Received: 16 February 2013 / Revised: 6 May 2013 / Accepted: 24 May 2013 / Published: 7 June 2013
Cited by 3 | PDF Full-text (4805 KB) | HTML Full-text | XML Full-text
Abstract
In the present work, we focus on long-term and permanent measurements of approximately two years on a 192 kWel Gas Otto CHP (combined heat and power) unit at a full-scale research biogas plant. In detail the influence of 600 h and 1800
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In the present work, we focus on long-term and permanent measurements of approximately two years on a 192 kWel Gas Otto CHP (combined heat and power) unit at a full-scale research biogas plant. In detail the influence of 600 h and 1800 h maintenance intervals on electrical efficiency consumption and exhaust gas emissions such as NOx and CO have been studied under real life conditions. Lubricating oil quality analyses throughout the CHP operation time are presented to show the destructive changes in property and its influence on condition based maintenance. The results confirm the well-known fact that after readjustment of the air-fuel ratio after 1800 h maintenance the emission values for NOx decline while CO increases. The emission-optimized operation mode leads to lower engine efficiency. The maintenance tasks carried out at 600 h intervals lead to lower NOx emissions in nine cases while in 14 cases the emissions remained unchanged. The permanent measurements proved their legitimacy showing various emission deviations from the limiting values prior and post maintenance. The results show that by monitoring the lubricating oil quality, the oil change intervals can be maximized while ensuring that engine performance is not endangered, and a longer engine lifespan can be expected. The oil analyses allow the operator to reduce maintenance expenditures while minimizing wear. Full article
Open AccessArticle Can Tidal Current Energy Provide Base Load?
Energies 2013, 6(6), 2840-2858; doi:10.3390/en6062840
Received: 11 March 2013 / Revised: 31 May 2013 / Accepted: 3 June 2013 / Published: 14 June 2013
Cited by 2 | PDF Full-text (7195 KB) | HTML Full-text | XML Full-text
Abstract
Tidal energy belongs to the class of intermittent but predictable renewable energy sources. In this paper, we consider a compact set of geographically diverse locations, which have been assessed to have significant tidal stream energy, and attempt to find the degree to which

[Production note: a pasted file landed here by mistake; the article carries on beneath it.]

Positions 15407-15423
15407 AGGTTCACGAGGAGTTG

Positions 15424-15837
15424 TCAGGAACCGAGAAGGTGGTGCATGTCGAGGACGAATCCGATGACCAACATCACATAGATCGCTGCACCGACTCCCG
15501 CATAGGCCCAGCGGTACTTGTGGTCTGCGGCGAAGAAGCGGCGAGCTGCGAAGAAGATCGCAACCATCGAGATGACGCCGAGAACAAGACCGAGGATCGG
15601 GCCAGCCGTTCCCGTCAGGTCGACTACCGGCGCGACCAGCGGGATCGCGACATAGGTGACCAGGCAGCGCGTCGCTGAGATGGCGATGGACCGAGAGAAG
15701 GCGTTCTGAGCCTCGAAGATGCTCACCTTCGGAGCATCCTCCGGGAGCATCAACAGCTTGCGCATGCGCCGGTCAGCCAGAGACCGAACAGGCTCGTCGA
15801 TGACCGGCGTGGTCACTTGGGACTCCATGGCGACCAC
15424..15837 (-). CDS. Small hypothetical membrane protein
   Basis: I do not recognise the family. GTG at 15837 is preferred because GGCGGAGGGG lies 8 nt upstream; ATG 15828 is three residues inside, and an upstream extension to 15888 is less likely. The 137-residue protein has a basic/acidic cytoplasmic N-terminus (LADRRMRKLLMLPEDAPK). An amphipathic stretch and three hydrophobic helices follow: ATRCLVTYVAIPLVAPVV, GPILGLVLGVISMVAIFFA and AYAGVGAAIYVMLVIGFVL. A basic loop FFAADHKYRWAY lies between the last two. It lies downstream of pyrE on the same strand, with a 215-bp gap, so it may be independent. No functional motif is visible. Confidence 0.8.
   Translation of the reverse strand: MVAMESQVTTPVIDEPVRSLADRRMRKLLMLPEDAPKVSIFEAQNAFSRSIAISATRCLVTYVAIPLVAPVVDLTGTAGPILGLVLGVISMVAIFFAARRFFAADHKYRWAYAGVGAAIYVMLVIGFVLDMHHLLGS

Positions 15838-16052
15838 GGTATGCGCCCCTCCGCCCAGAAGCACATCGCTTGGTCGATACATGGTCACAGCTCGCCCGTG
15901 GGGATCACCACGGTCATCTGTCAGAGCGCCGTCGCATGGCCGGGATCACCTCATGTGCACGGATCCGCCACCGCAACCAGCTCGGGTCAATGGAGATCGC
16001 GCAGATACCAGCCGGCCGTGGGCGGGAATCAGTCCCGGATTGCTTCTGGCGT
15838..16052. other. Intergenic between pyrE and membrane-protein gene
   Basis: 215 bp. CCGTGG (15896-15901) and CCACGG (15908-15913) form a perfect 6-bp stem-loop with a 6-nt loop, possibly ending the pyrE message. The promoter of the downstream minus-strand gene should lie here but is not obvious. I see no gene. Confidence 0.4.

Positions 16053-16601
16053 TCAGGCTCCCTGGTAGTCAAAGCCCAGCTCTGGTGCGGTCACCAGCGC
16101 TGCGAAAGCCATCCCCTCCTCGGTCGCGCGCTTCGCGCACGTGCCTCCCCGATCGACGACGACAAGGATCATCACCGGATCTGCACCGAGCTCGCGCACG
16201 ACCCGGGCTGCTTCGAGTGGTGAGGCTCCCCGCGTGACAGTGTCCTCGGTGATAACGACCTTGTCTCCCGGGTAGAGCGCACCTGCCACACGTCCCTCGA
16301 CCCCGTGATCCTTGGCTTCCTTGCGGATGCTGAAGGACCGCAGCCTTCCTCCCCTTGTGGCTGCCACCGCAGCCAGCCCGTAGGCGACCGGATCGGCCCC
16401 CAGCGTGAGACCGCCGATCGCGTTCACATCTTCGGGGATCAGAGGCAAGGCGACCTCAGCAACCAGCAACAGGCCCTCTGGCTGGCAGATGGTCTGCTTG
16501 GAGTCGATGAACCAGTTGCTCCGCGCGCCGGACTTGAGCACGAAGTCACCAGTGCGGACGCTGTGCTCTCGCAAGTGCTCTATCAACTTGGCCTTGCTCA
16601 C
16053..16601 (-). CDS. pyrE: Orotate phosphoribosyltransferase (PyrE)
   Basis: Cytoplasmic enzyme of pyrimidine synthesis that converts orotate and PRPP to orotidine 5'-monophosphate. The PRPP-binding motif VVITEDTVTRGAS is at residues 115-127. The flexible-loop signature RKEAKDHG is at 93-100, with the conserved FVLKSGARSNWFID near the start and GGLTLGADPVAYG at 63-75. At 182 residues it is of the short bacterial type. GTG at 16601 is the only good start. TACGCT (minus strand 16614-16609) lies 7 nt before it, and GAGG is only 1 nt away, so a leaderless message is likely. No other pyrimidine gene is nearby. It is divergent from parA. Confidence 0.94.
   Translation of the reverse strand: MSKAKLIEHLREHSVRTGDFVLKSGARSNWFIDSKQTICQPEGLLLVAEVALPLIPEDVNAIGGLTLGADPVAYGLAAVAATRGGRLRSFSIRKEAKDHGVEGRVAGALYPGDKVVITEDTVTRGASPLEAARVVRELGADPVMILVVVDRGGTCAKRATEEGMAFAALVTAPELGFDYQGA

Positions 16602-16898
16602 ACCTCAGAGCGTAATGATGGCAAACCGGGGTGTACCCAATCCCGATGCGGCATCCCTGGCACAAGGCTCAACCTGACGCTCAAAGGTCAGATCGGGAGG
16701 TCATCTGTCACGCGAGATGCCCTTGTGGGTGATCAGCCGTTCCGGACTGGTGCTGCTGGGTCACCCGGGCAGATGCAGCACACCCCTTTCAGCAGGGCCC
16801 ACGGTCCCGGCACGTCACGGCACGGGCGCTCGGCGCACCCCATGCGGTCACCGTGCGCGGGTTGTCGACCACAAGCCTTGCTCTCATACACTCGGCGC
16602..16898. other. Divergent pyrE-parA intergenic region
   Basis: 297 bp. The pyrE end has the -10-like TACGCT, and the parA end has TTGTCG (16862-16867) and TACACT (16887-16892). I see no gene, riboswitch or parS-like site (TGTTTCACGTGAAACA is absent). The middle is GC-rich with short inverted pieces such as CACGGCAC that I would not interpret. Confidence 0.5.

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Tidal energy belongs to the class of intermittent but predictable renewable energy sources. In this paper, we consider a compact set of geographically diverse locations, which have been assessed to have significant tidal stream energy, and attempt to find the degree to which the resource in each location should be exploited so that the aggregate power from all locations has a low variance. An important characteristic of the locations chosen is that there is a good spread in the peak tidal flow times, though the geographical spread is relatively small. We assume that the locations, all on the island of Ireland, can be connected together and also assume a modular set of tidal turbines. We employ multi-objective optimisation to simultaneously minimise variance, maximise mean power and maximise minimum power. A Pareto front of optimal solutions in the form of a set of coefficients determining the degree of tidal energy penetration in each location is generated using a genetic algorithm. While for the example chosen the total mean power generated is not great (circa 100 MW), the case study demonstrated a methodology that can be applied to other location sets that exhibit similar delays between peak tidal flow times. Full article
(This article belongs to the Special Issue Energy from the Ocean - Wave and Tidal Energy)
Open AccessArticle Idle Operation with Low Intake Valve Lift in a Port Fuel Injected Engine
Energies 2013, 6(6), 2874-2891; doi:10.3390/en6062874
Received: 21 September 2012 / Revised: 28 November 2012 / Accepted: 25 December 2012 / Published: 14 June 2013
Cited by 5 | PDF Full-text (2073 KB) | HTML Full-text | XML Full-text
Abstract
Reducing fuel consumption is a prime objective in the automotive industry in order to meet regulatory and customer demands. Variable valve actuation offers many opportunities for improving the spark ignition engine’s performance in areas such as fuel economy and pollutant emissions. Our studies